"It was clearly done for show and not for any justifiable legal reason. Police responses like this merely play to existing xenophobic attitudes and inflame them."

    An angry mob rioted in the Moscow district of Biryulyovo this weekend over the stabbing of 25-year-old Yegor Shcherbakov, after it was reported that his killer may have been from Central Asia or the Caucasus.

    October 11, 2013

    Today’s shipwreck off the coast of Alexandria that drowned at least 12 people, many believed to be refugees from Syria, highlights the crushing life-and-death decisions facing many who fled to Egypt to escape Syria’s armed conflict, Amnesty International said.

    The organization is due to launch a briefing next week on the plight of refugees from Syria in Egypt, and currently has a delegation on the ground researching the situation.

    “Our research has shown how the backdrop to today’s terrible boat accident is a much wider tragedy. Refugees from Syria are compelled to risk life and limb yet again in Egypt after facing arbitrary arrests, detentions and increased hostility,” said Sherif Elsayed-Ali, Amnesty International's Head of Refugee and Migrants' Rights.

    October 11, 2013

    A proposal to introduce compulsory “medical tests” to bar any migrant workers deemed to be “homosexual” or transgender from entering Kuwait and other Gulf countries is outrageous and should be rejected out of hand, said Amnesty International.

    “This proposal will only further stigmatize people who already suffer extremely high levels of discrimination and abuse on the grounds of their real or perceived sexual orientation or gender identity,” said Philip Luther, Middle East and North Africa Director at Amnesty International.

    “Instead of continuing to discriminate against lesbian, gay, bisexual, transgender and intersex individuals, authorities in Kuwait should work to ensure that people are not harassed and abused because of who they are and repeal laws that criminalize sexual acts between consenting adults.”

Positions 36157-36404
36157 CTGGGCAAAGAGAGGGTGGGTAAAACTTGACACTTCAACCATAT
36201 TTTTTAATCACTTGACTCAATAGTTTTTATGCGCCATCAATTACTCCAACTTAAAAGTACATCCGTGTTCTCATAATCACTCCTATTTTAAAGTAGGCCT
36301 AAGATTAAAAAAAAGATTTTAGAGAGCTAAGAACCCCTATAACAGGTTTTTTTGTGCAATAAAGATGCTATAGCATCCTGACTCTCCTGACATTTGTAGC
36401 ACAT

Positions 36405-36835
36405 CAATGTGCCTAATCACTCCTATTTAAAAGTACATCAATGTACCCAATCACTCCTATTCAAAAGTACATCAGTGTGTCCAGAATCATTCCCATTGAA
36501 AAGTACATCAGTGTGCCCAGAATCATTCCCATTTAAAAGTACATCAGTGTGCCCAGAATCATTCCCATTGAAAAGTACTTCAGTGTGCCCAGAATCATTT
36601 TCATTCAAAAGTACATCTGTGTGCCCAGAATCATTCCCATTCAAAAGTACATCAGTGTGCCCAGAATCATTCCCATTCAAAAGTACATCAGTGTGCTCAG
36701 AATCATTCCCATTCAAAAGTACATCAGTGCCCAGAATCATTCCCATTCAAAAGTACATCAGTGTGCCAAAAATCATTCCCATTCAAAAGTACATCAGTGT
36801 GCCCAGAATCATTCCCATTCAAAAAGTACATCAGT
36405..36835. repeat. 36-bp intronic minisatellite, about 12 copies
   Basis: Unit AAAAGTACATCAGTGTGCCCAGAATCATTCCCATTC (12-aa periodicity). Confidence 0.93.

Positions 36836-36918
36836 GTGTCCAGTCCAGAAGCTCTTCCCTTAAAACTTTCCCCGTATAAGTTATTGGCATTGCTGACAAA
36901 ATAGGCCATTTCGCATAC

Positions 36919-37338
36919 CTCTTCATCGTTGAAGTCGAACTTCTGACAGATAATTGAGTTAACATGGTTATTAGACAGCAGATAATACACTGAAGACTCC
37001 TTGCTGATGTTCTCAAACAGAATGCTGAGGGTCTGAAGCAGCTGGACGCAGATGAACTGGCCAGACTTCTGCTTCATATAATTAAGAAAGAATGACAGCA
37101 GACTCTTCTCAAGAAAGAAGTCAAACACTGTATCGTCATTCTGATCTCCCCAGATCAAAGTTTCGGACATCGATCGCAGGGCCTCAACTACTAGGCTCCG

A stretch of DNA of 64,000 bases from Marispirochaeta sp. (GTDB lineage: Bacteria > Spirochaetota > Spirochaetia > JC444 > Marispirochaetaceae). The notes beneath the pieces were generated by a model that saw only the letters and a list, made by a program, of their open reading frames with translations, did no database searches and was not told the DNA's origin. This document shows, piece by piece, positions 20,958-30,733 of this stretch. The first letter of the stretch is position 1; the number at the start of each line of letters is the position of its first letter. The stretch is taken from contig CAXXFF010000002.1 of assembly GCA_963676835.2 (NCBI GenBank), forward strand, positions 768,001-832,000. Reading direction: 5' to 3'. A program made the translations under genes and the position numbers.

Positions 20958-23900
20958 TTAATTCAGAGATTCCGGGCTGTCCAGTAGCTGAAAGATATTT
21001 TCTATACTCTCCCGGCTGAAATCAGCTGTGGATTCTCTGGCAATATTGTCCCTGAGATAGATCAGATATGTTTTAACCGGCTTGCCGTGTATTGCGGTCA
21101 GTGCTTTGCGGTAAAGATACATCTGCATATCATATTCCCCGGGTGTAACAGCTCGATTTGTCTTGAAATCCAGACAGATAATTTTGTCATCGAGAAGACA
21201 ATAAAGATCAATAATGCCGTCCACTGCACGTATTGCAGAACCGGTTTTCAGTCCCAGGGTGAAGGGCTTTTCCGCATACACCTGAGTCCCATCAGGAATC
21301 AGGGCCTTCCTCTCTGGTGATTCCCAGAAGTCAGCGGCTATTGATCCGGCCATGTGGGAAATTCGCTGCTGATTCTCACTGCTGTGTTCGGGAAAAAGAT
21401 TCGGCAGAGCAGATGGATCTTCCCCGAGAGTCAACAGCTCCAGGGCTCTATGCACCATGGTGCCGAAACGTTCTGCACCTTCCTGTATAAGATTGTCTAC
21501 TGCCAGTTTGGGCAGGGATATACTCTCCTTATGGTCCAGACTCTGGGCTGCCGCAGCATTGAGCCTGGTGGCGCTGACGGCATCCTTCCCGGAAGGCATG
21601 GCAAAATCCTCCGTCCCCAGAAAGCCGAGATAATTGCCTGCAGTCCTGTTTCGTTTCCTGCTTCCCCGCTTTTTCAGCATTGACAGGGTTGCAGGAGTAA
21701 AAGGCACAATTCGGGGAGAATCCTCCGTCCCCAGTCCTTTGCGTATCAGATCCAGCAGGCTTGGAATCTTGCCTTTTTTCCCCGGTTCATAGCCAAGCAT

October 04, 2013

    36 refugees from Syria, many of Palestinian origin, have been deported to Syria today, according to information received by Amnesty International.  

    “Egypt must immediately halt all detention and deportation of refugees fleeing the conflict in Syria. Amnesty International urges the Egyptian authorities to respect international law by not sending refugees back to a bloody conflict in which ,more than 100,000 have already been killed,” Philip Luther, Middle East and North Africa Director at Amnesty International.

    Amnesty International has been told that the group was arrested in September while they were trying to get to Europe by boat from Egypt. They were taken to the Rashid police station, in the Beheira governorate, where they were detained for 13 days.

    Local Egyptian activists told Amnesty International that late last night the refugees were forced to sign a document saying they are willing to go back to Syria. They were then taken by bus to Cairo airport and returned by plane.

    October 03, 2013

    The Italian authorities and the European Union must redouble efforts to patrol their shores and assist migrants in order to prevent further tragic loss of life, Amnesty International said after at least 100 people, including children, perished off the coast of Italy on Thursday morning.  

    The boat – which was reportedly from Libya – was apparently carrying more than 500 migrants, mainly from Eritrea and Somalia, when it caught fire and sank off the Italian island of Lampedusa. Around 120 people have been rescued and more than 100 bodies have so far been brought to shore. Many more are still missing.